Researching Brown Grease as a New Opportunity

By Robert Wallace and John Pierson
Georgia Tech Research Institute

Identifying new opportunities for rendered animal products has typically addressed finding new markets for fats and proteins, although these efforts are increasingly focused on addressing sustainable processes associated with inedible products (e.g., animal feeds). However, in recent months animal feed prices have been extremely volatile. Greater demand in Asia, interest as biofuels and other uses, and processing costs due to energy, labor, and transportation have caused spikes in the cost of corn and soybeans, and less acreage devoted to the planting of cotton and other crops has resulted in higher costs of these crops.

Some commodity prices have mitigated recently following the fluctuating price of petroleum, but this underscores the volatility of these markets. Price volatility may not disappear in the foreseeable future due to global demand, but additional, diverse sources of animal feed may dampen these waves of price instability relative to their quantity and availability. Thus, the challenge for finding sustainable, new opportunities for rendered animal products is tied to increasing animal feed components without impacting current supplies of corn, soybeans, cotton seed, and other oil seed plants. With that said, this article will focus on brown grease, a mix of partially oxidized lipids – i.e., waste vegetable oil, animal fat, grease – recovered from post-rendering processes during wastewater pretreatment.

Inedible fat and protein feedstocks primarily include sources such as farmed animals, aquaculture, and post-consumer materials. Chemical and physical properties, palatability, digestibility, growth, and physiological effects are a few of many considerations for determining component value. Animal fats, vegetable oils, fatty acids, and other similar materials are routinely recovered at rendering facilities, but some materials like brown grease and solids from centrifuges and separators are generally not used in any higher value applications because of the impurities they contain such as water, solids, protein, and free fatty acids (FFAs). These materials are not problematic on their own, but cause increased rancidity and other issues when in an otherwise stabilized fat.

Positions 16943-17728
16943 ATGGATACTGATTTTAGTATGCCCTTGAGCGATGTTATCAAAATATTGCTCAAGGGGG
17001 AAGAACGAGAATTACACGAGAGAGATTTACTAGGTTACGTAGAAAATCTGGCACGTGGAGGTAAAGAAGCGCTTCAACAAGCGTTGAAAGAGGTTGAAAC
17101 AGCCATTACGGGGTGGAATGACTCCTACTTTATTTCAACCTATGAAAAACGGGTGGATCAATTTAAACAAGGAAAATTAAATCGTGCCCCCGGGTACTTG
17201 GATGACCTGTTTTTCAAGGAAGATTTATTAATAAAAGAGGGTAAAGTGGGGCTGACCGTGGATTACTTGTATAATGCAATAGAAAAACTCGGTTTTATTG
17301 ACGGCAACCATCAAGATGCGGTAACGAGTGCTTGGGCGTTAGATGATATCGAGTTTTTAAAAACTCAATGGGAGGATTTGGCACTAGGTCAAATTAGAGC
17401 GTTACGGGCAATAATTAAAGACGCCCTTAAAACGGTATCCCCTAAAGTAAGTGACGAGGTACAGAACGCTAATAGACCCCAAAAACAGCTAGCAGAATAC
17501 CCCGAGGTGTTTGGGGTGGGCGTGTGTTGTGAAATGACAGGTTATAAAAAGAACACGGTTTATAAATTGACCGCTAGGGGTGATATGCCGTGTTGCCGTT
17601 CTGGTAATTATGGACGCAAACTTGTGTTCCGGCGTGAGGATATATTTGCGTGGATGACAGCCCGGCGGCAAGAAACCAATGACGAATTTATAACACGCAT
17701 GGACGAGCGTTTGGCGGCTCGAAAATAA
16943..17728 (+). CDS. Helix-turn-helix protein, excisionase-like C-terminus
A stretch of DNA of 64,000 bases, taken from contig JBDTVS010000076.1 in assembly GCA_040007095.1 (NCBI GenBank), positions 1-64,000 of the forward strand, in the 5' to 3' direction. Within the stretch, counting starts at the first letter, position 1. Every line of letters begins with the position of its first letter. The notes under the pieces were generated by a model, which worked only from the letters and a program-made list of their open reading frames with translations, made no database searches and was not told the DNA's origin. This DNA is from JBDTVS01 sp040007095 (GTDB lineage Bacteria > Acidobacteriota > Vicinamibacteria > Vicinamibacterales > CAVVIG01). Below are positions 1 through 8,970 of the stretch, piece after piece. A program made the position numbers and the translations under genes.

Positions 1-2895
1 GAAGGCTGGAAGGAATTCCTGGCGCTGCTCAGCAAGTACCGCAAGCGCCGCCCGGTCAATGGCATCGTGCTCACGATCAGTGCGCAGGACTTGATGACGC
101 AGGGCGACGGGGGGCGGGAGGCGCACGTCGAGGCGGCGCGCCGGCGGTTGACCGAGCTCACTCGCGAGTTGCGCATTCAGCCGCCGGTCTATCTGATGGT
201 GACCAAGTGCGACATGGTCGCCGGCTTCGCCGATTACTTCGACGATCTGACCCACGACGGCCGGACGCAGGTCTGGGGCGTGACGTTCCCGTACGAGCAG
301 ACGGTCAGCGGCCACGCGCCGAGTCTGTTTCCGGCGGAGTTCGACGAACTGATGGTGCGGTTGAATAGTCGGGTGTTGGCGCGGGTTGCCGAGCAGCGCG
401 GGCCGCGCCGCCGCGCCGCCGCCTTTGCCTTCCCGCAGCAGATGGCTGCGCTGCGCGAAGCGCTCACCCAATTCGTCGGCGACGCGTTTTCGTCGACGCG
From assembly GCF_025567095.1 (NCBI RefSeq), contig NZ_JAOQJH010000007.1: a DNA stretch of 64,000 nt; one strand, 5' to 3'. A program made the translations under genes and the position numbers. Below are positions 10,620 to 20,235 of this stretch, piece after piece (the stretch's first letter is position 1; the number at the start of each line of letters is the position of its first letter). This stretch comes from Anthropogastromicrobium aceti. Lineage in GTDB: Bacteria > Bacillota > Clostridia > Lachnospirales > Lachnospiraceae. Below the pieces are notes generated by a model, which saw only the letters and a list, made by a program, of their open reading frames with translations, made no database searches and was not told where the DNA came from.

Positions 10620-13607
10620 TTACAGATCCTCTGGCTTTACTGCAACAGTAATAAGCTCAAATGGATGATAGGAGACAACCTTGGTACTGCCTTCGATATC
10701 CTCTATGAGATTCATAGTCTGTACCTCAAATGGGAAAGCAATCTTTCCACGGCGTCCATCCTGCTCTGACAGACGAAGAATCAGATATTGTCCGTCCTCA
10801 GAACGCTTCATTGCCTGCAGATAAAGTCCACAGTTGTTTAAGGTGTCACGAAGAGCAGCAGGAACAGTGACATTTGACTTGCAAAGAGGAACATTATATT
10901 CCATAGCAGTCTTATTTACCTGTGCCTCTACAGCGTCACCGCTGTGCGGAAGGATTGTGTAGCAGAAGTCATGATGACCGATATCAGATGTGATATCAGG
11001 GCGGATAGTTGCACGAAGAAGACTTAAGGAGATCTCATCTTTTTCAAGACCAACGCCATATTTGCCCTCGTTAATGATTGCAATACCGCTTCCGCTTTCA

One cannot magically convert brown grease with 20 percent water, 40 percent FFAs, and large quantities of pigments to virgin vegetable oil, but the quality and stability of certain fractions of the brown grease may be increased to a point usable in an animal feed product. The quality and constituents cover a very large range depending on initial feedstock, age, temperature, recovery method, etc. In aggregate, undesirable materials include oxidative components such as gums or hydrated unsaponifiables that are removed by degumming, color bodies treated by bleaching, and FFAs and volatiles removed by refining processes also called deodorization or deacidification.

Maximizing neutral oil yield is a primary objective, although treatment process selection depends on the desired extracted oil quality. Refined plant oils and animal fats result from established physical and chemical treatment processes designed to remove undesirable materials. Due to the variety of components in brown grease, it is amenable to fractionation by centrifuge.